The story turned out really well, actually, and it did help spread the word about the reward. A little too well, perhaps. Very early on Tuesday morning, right around 5:30am, we were woken to very persistent knocking on the front door. I’m a pretty heavy sleeper, and this even woke me up. For obvious reasons, I hadn’t gotten much quality sleep the night before, so it took me a while to stumble down to answer the door. I was greeted by a slightly shifty looking, tattooed gentleman who appeared to be in his late twenties.
“Hey, is this the… uh… the house that had that camera stuff robbed?”
“I, uh… I know the lady that has the cards. She’s down on Livingston, but she needs transportation.”
As I said, I was a bit groggy at this point, but even in the cold light of day I’m unsure what “she needs transportation” was actually intended to mean. I told him that was great, and we’d happily meet up with her wherever she liked, but that we would have to work out the arrangements in the morning. I gave him my name and cell phone number and sent him on his way. Little did I know that would be only the beginning of that day’s excitement.
Hours later, sitting in my office, I was going over the long list of items that were stolen with our insurance adjuster. It was about as exciting as you would imagine. Right around the time I was listing off the model number and purchase date of the eighth Nikon lens, my call waiting clicked in: It was my wife, frantically telling me that she had gotten a call from a local camera shop that some men were just there trying to sell what sounded like her equipment. I quickly got off the phone with the adjuster and went outside to meet my wife and drive over to the camera store.
Columbus Camera Group is a new and used camera shop on Ohio State’s campus, less than a mile from our house. The men were gone by the time we got there, but the store owner had managed to write down the serial numbers from the equipment; Sure enough, it was ours. He had also had the forethought to watch them leave and write down a description of the vehicle along with the license plate number. I immediately got on the phone with the burglary squad to give them the details. It was clear that these guys were in the process of actively trying to unload our equipment. Armed with the list of serial numbers and vehicle description, we decided to pay a visit to the rest of the used camera sellers in the area.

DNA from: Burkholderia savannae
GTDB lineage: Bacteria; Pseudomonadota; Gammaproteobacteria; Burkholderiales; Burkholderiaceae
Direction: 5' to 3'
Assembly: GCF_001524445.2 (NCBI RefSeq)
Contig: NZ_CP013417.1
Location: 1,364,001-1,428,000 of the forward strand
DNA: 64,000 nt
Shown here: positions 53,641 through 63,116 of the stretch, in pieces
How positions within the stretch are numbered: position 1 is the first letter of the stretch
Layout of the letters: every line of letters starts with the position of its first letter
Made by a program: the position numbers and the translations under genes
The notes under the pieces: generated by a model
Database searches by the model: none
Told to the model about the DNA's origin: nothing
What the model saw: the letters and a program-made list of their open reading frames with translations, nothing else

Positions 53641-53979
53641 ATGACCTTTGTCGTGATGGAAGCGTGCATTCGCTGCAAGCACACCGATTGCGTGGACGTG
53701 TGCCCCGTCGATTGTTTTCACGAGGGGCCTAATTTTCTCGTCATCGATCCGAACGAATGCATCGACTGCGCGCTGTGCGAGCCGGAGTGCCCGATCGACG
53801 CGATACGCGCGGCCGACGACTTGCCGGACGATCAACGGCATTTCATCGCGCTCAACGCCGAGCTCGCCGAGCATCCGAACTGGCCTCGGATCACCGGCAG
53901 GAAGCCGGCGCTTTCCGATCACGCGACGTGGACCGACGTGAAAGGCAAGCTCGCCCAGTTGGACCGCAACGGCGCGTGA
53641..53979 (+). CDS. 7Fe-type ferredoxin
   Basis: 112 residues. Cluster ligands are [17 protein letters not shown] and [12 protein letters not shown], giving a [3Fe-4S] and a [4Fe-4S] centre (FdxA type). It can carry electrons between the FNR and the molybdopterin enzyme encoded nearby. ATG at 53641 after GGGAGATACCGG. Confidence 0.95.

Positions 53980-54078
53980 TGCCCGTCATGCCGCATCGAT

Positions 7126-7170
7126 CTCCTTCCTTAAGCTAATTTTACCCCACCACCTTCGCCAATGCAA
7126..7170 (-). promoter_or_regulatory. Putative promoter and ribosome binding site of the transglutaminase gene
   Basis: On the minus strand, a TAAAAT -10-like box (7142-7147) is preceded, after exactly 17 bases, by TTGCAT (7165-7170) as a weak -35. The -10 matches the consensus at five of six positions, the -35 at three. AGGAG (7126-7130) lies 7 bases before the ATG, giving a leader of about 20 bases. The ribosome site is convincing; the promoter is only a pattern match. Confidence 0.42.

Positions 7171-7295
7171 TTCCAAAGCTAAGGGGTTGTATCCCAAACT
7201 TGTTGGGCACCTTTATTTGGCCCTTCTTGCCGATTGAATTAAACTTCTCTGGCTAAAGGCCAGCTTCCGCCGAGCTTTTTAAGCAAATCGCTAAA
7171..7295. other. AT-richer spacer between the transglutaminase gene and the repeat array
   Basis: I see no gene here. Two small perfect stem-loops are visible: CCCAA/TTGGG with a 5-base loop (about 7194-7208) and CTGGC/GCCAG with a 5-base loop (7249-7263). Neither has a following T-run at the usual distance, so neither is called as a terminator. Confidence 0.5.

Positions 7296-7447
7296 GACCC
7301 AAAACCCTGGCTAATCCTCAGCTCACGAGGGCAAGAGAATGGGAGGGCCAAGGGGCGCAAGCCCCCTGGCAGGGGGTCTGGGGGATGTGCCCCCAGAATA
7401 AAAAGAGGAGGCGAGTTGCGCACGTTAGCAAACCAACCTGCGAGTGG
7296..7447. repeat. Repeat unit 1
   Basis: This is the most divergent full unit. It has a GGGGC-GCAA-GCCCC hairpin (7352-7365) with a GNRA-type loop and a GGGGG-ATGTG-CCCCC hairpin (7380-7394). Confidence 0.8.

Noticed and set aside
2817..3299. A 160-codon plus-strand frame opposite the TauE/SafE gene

Our next stop was Midwest Photo Exchange, another camera shop that was less than a mile from our home. As we approached the store to look for a parking spot, we were abruptly cut off by a pair of police cruisers who pulled to a stop directly in front of the store. We worked our way carefully to the back parking lot and found it littered with store employees on their cell phones; It looked like we may have been just a few steps behind.
Our suspicions were confirmed when we walked into the store and overheard the manager talking with the officers.
“…two big guys. They had a couple of cameras and lenses, and they clearly didn’t know how to use them. It looked like the equipment that was stolen from that wedding photographer this weekend.”
I chimed in explaining who I was, and provided them with the official list of serial numbers to compare. This owner had also managed to copy down the serial numbers, but he even did one better: He was able to pull the memory card that the guys had in one of the cameras and exported all the photos to a local computer! This was the moment when I walked behind the counter and gave this man a hug. The next thing I remember was going with my wife to the computer at the rear of the store to look at the photos and confirm that they were ours. They pulled up the first photo, and then it was my wife’s turn to give out hugs.
As we waited for the images to burn to DVD, the manager began calling other local camera shops that people might go to sell stolen equipment. We listened as all the employees rehashed the story as they remembered it and talked about previous attempts by other people to sell stolen equipment. We marveled over how crazy you would have to be to try to sell stuff like this so quickly, and so close to where it was stolen from. Of course, we asked if they remembered seeing any other memory cards, and nobody had. We were obviously still really close behind these guys, though, and we remained hopeful that the police would catch up with them.